State regulators and outside experts are tamping down concerns from advocacy groups about the Woolsey fire, which burned part of the Santa Susana Field Laboratory nuclear cleanup site, saying it likely posed no risk to the public beyond what is normal for wildfire smoke.
The state Department of Toxic Substances Control, which oversees a long-delayed cleanup of the former rocket engine testing and nuclear research facility in the Simi Hills near Chatsworth and Simi Valley, said that fire officials believed the blaze “did not present any risks other than those normally present in a wildfire situation.”
A department statement issued at 1:30 a.m. Friday, hours after the fire burned through the area, said state scientists and toxicologists “do not believe the fire has caused any releases of hazardous materials that would pose a risk to people exposed to the smoke.”
Kai Vetter, a professor of nuclear engineering at UC Berkeley, said the potential danger of any radioactive materials spread into the air by the fire would be outweighed by the health effects of smoke and particulates.
“Although there is a possibility that radioactive materials — accounted for or not — could be dispersed through the fire and the smoke plume, the risk for health effects due to radiation is expected to be small,” Vetter said.
But those assurances have not tempered concerns by watchdog groups and environmentalists, who worry the blaze spread radioactive material, carcinogens and other contaminants present at the site from decades of rocket-engine testing, toxic chemical spills and a partial nuclear meltdown in 1959.
“The Woolsey fire likely released and spread radiological and chemical contamination that was in SSFL’s soil and vegetation via smoke and ash,” said Dr. Bob Dodge, president of Physicians for Social Responsibility-Los Angeles.
Community members and advocacy groups have long criticized state and federal authorities for moving slowly and failing to clean the 2,850-acre site once known as Rocketdyne.
In 2007 the state Department of Toxic Substances Control signed a consent order under which Boeing, NASA and the Department of Energy were supposed to complete a cleanup of the site by 2017. There are plans to demolish buildings and remediate contaminated soil and groundwater. But more than a decade later, the cleanup has not begun.
The Department of Toxic Substances Control said in a statement late Monday that its staff accessed the site Saturday morning to assess the damage and "confirmed that the SSFL facilities that previously handled radioactive and hazardous materials were not affected by the fire."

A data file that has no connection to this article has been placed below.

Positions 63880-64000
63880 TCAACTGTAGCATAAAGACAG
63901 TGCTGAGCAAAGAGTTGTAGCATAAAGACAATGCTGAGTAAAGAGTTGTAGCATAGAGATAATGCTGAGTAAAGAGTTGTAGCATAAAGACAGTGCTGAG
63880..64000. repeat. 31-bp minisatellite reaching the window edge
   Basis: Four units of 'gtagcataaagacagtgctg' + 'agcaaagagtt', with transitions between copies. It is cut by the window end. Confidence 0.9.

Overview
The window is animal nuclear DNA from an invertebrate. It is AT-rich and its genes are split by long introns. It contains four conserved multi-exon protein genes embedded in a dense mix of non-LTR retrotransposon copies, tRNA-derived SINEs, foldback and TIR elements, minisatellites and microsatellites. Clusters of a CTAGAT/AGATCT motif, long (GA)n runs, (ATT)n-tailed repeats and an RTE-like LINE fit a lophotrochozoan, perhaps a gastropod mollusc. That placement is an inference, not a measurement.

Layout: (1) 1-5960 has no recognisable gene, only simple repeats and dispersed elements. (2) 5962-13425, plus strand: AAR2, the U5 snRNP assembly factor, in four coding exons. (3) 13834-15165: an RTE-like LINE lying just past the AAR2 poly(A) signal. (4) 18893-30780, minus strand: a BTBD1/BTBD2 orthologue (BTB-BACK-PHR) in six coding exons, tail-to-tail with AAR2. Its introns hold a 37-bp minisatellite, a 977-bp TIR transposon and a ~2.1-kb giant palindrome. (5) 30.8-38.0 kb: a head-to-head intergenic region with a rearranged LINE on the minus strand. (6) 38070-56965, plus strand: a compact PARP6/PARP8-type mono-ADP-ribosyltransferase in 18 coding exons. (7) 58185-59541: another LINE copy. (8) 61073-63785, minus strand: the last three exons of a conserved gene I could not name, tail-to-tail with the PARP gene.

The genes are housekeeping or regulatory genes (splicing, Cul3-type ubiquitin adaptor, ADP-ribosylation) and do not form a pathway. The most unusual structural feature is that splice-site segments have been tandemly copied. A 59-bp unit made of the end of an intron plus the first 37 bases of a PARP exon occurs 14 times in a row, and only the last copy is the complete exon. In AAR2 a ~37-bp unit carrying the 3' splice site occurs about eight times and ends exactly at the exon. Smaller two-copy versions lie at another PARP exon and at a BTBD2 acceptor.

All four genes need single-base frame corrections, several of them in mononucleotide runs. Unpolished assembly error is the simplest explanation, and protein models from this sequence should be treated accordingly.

"Over the weekend our multi-agency team took measurements of radiation and hazardous compounds, both on the site and in the surrounding community,” the department said. "The results from this initial round of testing showed no radiation levels above background levels, and no elevated levels of hazardous compounds other than those normally present after a wildfire.”
The state said it would conduct additional soil and air testing over the next several days “out of an abundance of caution."
A spokeswoman for Boeing, which is responsible for a portion of the site, said in an email Monday that “preliminary estimates show that over half of the Boeing property at Santa Susana was burned, however, these assessments indicated no major structures were damaged.”
A spokesman for the South Coast Air Quality Management District said it had distributed dust masks to some residents downwind of the wildfires but did not conduct any special monitoring for air contaminants around the Santa Susana facility. That agency referred questions to the state toxics department and the neighboring Ventura County Air Pollution Control District. The U.S. Environmental Protection Agency also referred questions to the toxics department.
Watchdog groups, meanwhile, called for greater transparency and accused authorities of understating the risk to the public.
“There should be immediate radioactive and chemical monitoring,” said Daniel Hirsch, president of the Committee to Bridge the Gap, which has monitored nuclear safety at the site for decades. “This is one of the most contaminated sites in the country, with a large amount of radioactive material.”